It was argued in Federal Court this week that the secrecy of the process denies doctors natural justice.
Doctors pursued by the Professional Services Review are facing an arbitrary, secret and oppressive judiciary process, according to one Federal Court judge.
The Honourable Justice Logan RFD, presiding over Dr Anchita Karmakar’s case against Health Minister Greg Hunt, compared the PSR to a “Star Chamber” yesterday, TMR has been told.
The hearing in Brisbane lasted three days, and the parties now await a final judgment by Justice Logan.
(TMR did not attend the hearing, and our questions to Mr Hunt’s office have not yet received any response.)
Dr Karmakar was represented at trial by a legal team led by high-profile human rights barrister Julian Burnside QC and solicitor David Gardner, with barristers Rachel De Luchi and Benedict Coyne.
The trial comes almost four years after Dr Karmakar came to PSR attention for her billing while working as a GP registrar on the Gold Coast.
Dr Karmakar claims she was denied procedural fairness throughout the PSR process and was unable to have legal representation (the Health Insurance Act allows a lawyer to be present to advise but not to cross-examine, making it a waste of money to hire one).
In court this week, Ms De Luchi argued for Karmakar’s side that the secrecy clause in the Health Insurance Act means doctors have no access to previous case findings or deliberations by the PSR.
When the 106ZR clause is breached – such as when subjects of the PSR discuss their case with others – they may be subject to a penalty of 12 months’ imprisonment.
The secrecy clause was originally introduced for patient privacy; but, Dr Karmakar’s legal team argued, hiding personal information could be achieved by a method of simple redaction, with full concealment of files not necessary.
And while the clause doesn’t stop a doctor from discussing their PSR case with a lawyer, Dr Karmakar’s legal team argued that the clause should be overturned so that doctors are able to see the standards by which the system is finding clinicians guilty.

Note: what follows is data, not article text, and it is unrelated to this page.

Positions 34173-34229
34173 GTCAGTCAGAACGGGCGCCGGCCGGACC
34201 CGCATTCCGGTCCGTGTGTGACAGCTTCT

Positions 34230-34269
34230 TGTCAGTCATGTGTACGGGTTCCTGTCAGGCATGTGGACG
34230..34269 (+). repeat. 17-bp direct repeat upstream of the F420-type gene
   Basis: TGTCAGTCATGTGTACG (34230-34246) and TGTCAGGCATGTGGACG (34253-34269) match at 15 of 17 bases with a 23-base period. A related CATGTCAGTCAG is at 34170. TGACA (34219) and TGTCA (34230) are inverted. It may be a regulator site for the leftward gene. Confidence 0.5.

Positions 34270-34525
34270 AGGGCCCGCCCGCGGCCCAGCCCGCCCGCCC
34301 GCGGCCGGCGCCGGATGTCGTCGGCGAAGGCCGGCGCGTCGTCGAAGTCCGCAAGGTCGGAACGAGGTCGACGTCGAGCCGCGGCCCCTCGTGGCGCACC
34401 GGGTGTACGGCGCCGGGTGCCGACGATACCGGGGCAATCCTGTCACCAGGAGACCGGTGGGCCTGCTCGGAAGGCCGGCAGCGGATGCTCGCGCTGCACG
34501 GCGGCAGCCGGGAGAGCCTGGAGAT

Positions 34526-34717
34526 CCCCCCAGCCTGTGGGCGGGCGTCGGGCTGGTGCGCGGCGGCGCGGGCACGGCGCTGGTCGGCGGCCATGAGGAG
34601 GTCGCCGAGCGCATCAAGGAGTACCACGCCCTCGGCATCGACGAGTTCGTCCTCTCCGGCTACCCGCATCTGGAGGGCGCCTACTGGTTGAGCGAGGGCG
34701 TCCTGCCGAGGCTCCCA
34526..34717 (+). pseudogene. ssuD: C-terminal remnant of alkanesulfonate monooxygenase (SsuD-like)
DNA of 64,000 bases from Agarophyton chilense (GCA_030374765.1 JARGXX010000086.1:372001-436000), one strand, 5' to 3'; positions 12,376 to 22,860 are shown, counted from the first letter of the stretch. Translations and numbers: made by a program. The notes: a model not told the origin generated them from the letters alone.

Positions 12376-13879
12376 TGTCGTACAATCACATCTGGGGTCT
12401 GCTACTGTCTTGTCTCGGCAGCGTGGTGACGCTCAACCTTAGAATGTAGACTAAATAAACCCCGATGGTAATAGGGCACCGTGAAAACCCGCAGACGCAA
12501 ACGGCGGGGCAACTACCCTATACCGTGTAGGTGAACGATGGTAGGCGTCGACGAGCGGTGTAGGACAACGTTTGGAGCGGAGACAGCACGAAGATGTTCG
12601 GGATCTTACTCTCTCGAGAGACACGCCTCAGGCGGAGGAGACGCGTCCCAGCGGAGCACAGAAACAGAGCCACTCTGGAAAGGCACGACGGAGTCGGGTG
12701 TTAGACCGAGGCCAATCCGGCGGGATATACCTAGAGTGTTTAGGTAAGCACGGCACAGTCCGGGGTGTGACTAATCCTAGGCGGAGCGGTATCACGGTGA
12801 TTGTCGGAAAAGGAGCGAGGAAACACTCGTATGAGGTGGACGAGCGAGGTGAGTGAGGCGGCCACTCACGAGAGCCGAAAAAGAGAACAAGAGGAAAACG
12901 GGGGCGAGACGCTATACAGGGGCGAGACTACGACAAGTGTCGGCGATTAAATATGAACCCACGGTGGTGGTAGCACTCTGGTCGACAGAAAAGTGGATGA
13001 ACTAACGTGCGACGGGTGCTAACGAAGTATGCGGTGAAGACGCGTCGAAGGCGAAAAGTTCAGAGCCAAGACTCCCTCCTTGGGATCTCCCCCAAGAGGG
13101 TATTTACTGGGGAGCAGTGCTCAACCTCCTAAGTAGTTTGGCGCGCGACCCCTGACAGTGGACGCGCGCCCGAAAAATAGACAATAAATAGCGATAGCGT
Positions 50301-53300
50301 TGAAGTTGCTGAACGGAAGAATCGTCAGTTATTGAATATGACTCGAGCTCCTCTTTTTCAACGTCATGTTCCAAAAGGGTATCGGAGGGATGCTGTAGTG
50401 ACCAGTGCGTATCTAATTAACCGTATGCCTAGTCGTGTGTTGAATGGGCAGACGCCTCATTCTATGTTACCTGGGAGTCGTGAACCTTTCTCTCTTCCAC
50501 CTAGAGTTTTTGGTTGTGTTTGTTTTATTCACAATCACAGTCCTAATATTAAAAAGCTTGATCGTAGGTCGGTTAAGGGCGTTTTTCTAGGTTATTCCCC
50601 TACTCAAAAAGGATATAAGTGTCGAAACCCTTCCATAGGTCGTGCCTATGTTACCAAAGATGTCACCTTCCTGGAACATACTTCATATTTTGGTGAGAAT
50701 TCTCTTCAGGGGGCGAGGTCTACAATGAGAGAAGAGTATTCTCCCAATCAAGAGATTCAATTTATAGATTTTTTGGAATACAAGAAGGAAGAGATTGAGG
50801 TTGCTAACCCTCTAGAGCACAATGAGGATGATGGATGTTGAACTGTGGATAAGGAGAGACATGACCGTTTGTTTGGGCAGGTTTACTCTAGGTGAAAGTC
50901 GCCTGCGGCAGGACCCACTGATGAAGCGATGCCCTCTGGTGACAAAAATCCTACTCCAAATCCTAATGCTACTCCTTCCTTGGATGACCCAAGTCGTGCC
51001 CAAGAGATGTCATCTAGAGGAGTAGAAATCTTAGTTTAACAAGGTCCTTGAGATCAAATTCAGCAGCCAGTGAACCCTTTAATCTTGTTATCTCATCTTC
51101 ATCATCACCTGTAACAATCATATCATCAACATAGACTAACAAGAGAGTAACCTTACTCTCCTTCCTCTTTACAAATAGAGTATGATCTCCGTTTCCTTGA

Dr Karmakar, talking to TMR after the hearing, said doctors who were unable to see the standards and benchmarks of previous PSR cases were being denied natural justice.
“If we win on the matter of the secrecy clause, it doesn’t necessarily mean that I will get exonerated [for my own PSR case] but it is still is a very big win for the entire profession,” she said.
Another matter raised in trial was the strike rate of the PSR.
The agency now has a two year record of finding 100% of the individuals who went before a PSR committee guilty of “inappropriate practice”.
And in the agency’s 2019-20 annual report, the PSR saw a 45% increase in the number of medical professionals being referred to them by the Department of Health for unusual billing or prescribing patterns, compared to the previous year.
Despite the results of her trial still pending, Dr Karmakar said her case getting so far was owed to the support of the medical profession and her legal team, who had chosen to represent her despite no guarantee of payment.
Dr Karmakar has crowd funded about $47,000 toward her legal campaign, but hopes to double those donations in the coming months.
“It was amazing just witnessing the legal profession standing up for us and having the medical profession come together in solidarity, to fight for our rights.”
And the passion was certainly present for Mr Burnside, who was admitted to hospital on Tuesday evening after having attended the first two days in court with his health deteriorating.
He is now in a stable condition, having spent the third day offering his expertise remotely to his team from his hospital bed.
“He deserves a very special mention because he literally compromised his health to push through the day, giving advice by phone – I just think it’s extraordinary what he has done for the medical profession,” said Dr Karmakar.
The trial was attended by several GPs, including her longtime supporter, former AMA president Dr Mukesh Haikerwal.
“I would say this is a remarkable culmination of many years of anguish for Dr Karmakar,” he told TMR.
“She was extraordinarily brave and forthright to put herself in this position to change a system that the judge characterised as being a ‘star chamber for doctors’, which is a fairly interesting reflection.”
Dr Haikerwal said that the PSR was a piece of compliance that affected every medical practitioner across the country, no matter their discipline.
“There are so many layers of compliance that we have to adhere to and PSR is one that really needs to be revised,” he said.
He said cases like Dr Karmakar’s were working to overhaul that system significantly.
Dr Haikerwal compared the PSR process to a train that doctors “can’t get off until the other end – when they’re found guilty”.
“There’s something basically wrong with a system that does that,” he said.